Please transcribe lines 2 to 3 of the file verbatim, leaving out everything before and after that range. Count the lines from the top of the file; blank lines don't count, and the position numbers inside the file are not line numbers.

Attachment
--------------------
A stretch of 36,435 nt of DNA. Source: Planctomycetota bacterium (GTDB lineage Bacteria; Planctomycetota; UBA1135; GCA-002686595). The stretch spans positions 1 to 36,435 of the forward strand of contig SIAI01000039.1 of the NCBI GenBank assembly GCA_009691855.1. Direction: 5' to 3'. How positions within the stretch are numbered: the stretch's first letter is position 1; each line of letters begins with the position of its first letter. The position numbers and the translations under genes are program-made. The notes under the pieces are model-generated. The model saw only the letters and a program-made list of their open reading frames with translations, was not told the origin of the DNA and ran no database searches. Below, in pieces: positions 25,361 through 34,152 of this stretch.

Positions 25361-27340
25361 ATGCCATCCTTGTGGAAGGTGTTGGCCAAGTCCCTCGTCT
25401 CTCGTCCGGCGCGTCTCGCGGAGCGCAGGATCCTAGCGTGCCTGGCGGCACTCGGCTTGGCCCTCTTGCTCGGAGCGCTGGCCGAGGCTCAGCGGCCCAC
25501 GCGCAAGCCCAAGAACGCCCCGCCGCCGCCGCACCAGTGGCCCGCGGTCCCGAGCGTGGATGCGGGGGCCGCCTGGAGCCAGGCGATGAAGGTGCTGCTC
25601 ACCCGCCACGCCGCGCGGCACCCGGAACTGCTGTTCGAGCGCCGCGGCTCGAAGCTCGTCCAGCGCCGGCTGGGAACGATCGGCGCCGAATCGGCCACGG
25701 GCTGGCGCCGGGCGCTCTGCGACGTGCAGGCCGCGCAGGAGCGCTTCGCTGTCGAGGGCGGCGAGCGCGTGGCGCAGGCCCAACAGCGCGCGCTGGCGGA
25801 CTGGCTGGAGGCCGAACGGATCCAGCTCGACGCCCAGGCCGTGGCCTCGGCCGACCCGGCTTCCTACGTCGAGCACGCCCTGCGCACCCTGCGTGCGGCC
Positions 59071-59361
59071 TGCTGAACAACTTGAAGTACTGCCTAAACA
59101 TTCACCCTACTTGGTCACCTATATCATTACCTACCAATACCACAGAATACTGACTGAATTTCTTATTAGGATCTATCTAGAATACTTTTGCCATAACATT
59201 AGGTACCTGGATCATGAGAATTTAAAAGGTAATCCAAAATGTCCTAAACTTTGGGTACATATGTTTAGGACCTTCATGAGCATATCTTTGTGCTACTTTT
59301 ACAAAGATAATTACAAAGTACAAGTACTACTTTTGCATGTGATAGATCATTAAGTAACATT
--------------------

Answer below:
Positions 25361-27340
25361 ATGCCATCCTTGTGGAAGGTGTTGGCCAAGTCCCTCGTCT